What a shame they had to do this, I’m sure the tree also provided some welcome shade for the kids as well, theres nothing nicer than sitting under a tree with a nice breeze blowing. I hope the building is worth it after having to get rid of the trees.

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  9. Hi TIPOTA:
    It’s hard to find the balance between development and deforestation, isn’t it? It can be done, though. A friend of mine who lives in the country has built an entire house complete with outbuildings around the trees that were already there. The buildings have an unorthodox design as a result but there is a pleasing kind of symmetry to them too. Many architects didn’t want to take on the job, but my friend, probably the biggest treehugger I know, wouldn’t back down. He is one of my personal heroes. I am so sorry you lost the view of the beautiful trees.

    Hi GABRIELLE:
    No to mention the corporate slaves they are churning out. It’s called the Yuppie School for a reason. But that is a topic for another day….. They’ve got some bad karma coming their way, for sure. Sneaky so and sos.

    Hi SLAMDUNK:
    It is always sad to lose a tree, especially an oak. They really are glorious. I am sorry you lost yours.

    Hi SQUIRREL:
    Oh me too. There are definitely spirits contained within. What a beautiful way you have described them. I love that!

    Hi CRAFTY GREEN:
    Oh, right on. It is such a shame when people can’t see that. It is sad.

    Hi MAGS:
    I hope it’s worth it too. I already miss the shade. My garden will be blazingly hot in summer now. Yikes!

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  10. This may sound strange, but I actually kind of “ran away” after reading this. The wanton destruction of living things is a bit of a hot button for me. Maybe it’s because my sacred tree is sick and may be dying. To read that someone cut down some beautiful, life-giving trees breaks my heart. I can’t think of too many good reasons to do such a thing. Has anyone offered an explanation? Oh, wait, isn’t this the same school that poisoned the birds? I’m beginning to see a pattern emerge…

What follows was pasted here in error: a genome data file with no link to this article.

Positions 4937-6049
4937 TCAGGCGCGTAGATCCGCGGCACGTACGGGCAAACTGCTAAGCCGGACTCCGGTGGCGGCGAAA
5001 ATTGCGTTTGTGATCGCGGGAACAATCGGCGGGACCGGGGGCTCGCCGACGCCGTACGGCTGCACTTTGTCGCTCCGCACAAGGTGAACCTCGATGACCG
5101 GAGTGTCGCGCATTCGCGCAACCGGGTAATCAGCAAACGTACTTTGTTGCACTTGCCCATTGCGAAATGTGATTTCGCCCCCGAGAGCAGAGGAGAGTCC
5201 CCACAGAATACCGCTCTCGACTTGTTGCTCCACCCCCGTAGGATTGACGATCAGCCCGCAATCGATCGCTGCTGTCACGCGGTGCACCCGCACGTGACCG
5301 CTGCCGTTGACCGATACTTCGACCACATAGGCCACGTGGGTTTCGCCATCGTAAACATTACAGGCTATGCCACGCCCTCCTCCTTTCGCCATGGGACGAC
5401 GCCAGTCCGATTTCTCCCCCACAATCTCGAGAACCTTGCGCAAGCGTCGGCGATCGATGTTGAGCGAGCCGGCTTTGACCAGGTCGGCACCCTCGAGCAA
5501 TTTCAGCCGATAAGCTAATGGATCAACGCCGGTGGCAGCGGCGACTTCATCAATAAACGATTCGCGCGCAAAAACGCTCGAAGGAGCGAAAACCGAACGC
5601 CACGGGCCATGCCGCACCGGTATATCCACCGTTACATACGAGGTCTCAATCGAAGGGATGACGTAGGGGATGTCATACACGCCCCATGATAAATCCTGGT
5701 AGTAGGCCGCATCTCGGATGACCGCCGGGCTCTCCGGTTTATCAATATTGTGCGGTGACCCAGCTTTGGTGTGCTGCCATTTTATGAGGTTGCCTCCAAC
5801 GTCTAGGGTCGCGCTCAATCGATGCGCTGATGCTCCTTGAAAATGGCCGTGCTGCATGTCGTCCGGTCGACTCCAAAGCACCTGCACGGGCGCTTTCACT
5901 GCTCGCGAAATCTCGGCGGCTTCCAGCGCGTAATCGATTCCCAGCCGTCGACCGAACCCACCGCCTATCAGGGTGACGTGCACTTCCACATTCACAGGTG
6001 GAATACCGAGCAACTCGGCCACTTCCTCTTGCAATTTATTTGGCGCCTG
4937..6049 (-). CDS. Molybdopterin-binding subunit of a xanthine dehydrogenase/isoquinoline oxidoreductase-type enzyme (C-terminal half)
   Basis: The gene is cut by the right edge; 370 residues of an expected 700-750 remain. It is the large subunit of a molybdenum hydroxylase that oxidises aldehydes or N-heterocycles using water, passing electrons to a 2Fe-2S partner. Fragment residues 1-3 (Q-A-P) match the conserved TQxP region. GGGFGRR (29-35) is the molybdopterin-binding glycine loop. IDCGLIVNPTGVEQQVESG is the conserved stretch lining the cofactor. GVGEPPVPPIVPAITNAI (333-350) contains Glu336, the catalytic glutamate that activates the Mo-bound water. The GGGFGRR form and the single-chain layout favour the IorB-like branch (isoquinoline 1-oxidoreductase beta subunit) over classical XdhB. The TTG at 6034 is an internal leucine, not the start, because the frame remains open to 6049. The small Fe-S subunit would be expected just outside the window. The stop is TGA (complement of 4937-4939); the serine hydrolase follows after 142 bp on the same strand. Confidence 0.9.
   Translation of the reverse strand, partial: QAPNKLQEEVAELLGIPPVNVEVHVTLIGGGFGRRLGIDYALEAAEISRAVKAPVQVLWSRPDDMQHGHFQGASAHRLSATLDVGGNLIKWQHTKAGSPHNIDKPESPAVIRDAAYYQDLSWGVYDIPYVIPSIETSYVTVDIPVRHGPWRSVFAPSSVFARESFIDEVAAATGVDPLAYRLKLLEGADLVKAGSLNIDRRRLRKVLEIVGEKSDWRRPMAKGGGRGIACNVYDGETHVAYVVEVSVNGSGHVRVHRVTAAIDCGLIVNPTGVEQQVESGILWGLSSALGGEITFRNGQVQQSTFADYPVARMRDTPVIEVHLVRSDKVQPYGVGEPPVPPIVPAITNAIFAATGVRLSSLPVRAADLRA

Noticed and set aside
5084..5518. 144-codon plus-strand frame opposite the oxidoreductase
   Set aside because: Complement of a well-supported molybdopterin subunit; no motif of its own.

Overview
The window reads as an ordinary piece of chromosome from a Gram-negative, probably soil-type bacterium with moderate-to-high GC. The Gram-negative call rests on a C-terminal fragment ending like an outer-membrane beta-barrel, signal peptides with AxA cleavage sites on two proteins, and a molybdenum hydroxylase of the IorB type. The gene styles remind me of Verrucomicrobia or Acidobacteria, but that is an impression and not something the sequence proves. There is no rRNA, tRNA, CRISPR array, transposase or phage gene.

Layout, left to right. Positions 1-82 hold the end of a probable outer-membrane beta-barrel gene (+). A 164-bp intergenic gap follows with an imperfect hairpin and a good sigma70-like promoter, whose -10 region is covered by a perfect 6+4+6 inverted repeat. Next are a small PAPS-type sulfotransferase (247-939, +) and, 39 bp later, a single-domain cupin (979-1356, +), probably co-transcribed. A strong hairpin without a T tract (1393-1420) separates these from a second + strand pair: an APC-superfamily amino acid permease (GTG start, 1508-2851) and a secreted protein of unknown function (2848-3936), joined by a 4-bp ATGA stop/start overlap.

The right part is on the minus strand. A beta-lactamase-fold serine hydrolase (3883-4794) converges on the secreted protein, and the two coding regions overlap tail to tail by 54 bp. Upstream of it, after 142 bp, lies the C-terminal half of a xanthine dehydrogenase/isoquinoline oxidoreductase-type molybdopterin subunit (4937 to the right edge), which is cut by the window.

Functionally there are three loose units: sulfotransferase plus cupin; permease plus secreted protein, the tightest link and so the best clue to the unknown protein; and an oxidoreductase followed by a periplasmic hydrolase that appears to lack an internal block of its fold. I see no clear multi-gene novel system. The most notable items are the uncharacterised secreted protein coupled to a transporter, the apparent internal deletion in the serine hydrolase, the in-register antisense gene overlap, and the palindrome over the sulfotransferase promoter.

I’m so sorry for your loss.

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  11. Awful indeed. More and more, it warms my heart to see people taking steps to preserve the trees (including them in building permits and whatnot.)

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  12. Hi DAVID:
    The links sent you into the pending folder. I don’t know why it keeps doing that because I have left an approval for all your comments. Sorry about that. Wonderful links, as usual. I would rather see a tree than a billboard anyday. AMEN.

    Hi STEVEN:
    It was a sad moment. So nice to hear from you.

    Hi KAREN:
    I know exactly what you mean. Sometimes I can’t help but to shy away from things like this too. It almost physically hurts me to think about it. It is the same school that poisoned the birds. I think they’ve got a whole community apocalypse plan going. Next it’s a plague of something being released, I’m sure of it.

    I am so sorry about your sick tree. I hope she recovers ♥

    Hi NAT:
    I love that. It’s so important. There is so much research supporting how good green spaces are for us. It’s to our detriment to deny it. Plant a tree for mental health, I say 😀